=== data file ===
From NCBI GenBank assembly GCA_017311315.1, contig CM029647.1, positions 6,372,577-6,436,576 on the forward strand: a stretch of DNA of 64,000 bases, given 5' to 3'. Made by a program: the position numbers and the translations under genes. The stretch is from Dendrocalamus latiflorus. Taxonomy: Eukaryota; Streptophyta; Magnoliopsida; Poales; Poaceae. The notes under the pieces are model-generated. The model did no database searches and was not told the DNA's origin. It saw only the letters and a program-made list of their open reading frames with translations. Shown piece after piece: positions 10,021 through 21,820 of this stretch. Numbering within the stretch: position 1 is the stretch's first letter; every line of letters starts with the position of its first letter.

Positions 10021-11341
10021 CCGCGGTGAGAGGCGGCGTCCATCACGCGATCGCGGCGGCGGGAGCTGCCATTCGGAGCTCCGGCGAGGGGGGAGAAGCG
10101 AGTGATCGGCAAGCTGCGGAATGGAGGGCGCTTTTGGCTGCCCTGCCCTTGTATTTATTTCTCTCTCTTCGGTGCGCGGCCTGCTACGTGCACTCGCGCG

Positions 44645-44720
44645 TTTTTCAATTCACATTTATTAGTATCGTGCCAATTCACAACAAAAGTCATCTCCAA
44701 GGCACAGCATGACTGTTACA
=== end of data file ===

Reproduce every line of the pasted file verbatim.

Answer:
From NCBI GenBank assembly GCA_017311315.1, contig CM029647.1, positions 6,372,577-6,436,576 on the forward strand: a stretch of DNA of 64,000 bases, given 5' to 3'. Made by a program: the position numbers and the translations under genes. The stretch is from Dendrocalamus latiflorus. Taxonomy: Eukaryota; Streptophyta; Magnoliopsida; Poales; Poaceae. The notes under the pieces are model-generated. The model did no database searches and was not told the DNA's origin. It saw only the letters and a program-made list of their open reading frames with translations. Shown piece after piece: positions 10,021 through 21,820 of this stretch. Numbering within the stretch: position 1 is the stretch's first letter; every line of letters starts with the position of its first letter.

Positions 10021-11341
10021 CCGCGGTGAGAGGCGGCGTCCATCACGCGATCGCGGCGGCGGGAGCTGCCATTCGGAGCTCCGGCGAGGGGGGAGAAGCG
10101 AGTGATCGGCAAGCTGCGGAATGGAGGGCGCTTTTGGCTGCCCTGCCCTTGTATTTATTTCTCTCTCTTCGGTGCGCGGCCTGCTACGTGCACTCGCGCG

Positions 44645-44720
44645 TTTTTCAATTCACATTTATTAGTATCGTGCCAATTCACAACAAAAGTCATCTCCAA
44701 GGCACAGCATGACTGTTACA